Pope caught 52 passes for 680 yards and four touchdowns for the Hurricanes but didn’t have as large a role with the Tigers.

DaShaun Jerkins will be a grad transfer safety from Ole Miss who also spent time at Vanderbilt. He played in five games for the Rebels after starting in 27 for the Commodores.

Former Minnesota safety Steven Ortiz is an Arizona native that was a four-star recruit coming out of high school. He did not play as a freshman and debuted for the Gophers as a sophomore.

Offensive lineman Brandon MacKinnon from Lakeville spent one year at Northern Illinois and will have three years to play for the Minutemen. He’s one of just three offensive linemen in this year’s class after the Minutemen added two freshmen in December.

“The most sought after position group in the older sector, the guys that go into portal is the offensive line,” Brown said. “We've marched a lot of young men through the door and out the door. And guys that are Division II players, (FCS) players, Ivy League players… they're going to Power Fives, they're going to Division I and we've seen it now. We're still involved with other guys, and we will continue to be involved in the offensive line. We'd like to get to more offensive linemen, and then we think we'd be fully loaded ready to go.”

New Hampshire native Jackson Paradis joined from Buffalo after not appearing for the Bulls last year.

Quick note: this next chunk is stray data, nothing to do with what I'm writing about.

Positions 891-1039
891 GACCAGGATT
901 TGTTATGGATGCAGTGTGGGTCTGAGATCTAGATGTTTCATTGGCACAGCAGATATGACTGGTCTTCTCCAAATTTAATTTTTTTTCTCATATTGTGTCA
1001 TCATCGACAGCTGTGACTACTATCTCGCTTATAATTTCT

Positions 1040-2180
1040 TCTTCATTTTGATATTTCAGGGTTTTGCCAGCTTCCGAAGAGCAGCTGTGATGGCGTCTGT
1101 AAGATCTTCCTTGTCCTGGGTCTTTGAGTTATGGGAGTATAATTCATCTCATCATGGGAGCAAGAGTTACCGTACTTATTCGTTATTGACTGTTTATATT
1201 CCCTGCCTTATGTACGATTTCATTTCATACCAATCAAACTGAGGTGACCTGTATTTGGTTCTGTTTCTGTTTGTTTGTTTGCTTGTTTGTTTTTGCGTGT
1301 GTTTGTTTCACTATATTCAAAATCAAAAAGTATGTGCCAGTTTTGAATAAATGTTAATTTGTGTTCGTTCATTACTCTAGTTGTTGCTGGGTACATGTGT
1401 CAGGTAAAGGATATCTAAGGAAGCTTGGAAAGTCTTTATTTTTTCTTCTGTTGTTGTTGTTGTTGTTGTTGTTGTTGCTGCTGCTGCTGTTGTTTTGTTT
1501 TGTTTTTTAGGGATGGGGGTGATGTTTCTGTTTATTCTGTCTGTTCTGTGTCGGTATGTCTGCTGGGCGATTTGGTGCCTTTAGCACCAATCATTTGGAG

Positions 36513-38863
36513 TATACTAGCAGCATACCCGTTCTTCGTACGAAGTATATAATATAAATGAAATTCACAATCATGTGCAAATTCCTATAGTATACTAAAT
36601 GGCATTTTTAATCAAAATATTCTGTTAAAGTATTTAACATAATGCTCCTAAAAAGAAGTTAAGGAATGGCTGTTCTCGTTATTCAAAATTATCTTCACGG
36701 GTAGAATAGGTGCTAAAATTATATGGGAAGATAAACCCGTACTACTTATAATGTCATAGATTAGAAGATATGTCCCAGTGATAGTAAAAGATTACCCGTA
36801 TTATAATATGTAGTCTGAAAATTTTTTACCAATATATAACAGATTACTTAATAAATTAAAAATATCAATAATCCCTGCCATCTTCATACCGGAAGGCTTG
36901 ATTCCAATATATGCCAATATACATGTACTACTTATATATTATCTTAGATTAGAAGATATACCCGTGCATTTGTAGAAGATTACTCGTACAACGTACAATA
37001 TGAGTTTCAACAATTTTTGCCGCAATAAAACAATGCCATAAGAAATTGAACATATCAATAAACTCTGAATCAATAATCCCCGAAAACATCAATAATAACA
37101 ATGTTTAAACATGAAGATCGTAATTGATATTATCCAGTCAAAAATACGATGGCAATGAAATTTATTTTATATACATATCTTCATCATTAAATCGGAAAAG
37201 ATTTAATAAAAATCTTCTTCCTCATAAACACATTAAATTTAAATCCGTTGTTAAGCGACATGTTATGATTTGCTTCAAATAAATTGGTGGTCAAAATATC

TIMES A CHANGING – Brown has seen just about everything in his four decades coaching college football in some capacity. The impact of social media has shifted the most in recent years.

“Our athletes have a lot more to overcome than in the past in terms of this piece. Social media can be a real negative for players, especially if they let it attack their positive mindset. Crazy things get said on Twitter and all those other operations that are available, and they're not true. They're not meaningful. They're just out there,” Brown said. “Some guys let that stuff really attack their positive mindset and their positive self talk, and that's a concern. That's the number one area that, as a coach, you've got to come in educating your guys about that, and trying to get them to reduce screen time and stay away from what John Smith thinks of you. If I did that, I wouldn't be coaching anymore for crying out loud. You just can't let that stuff impact you.”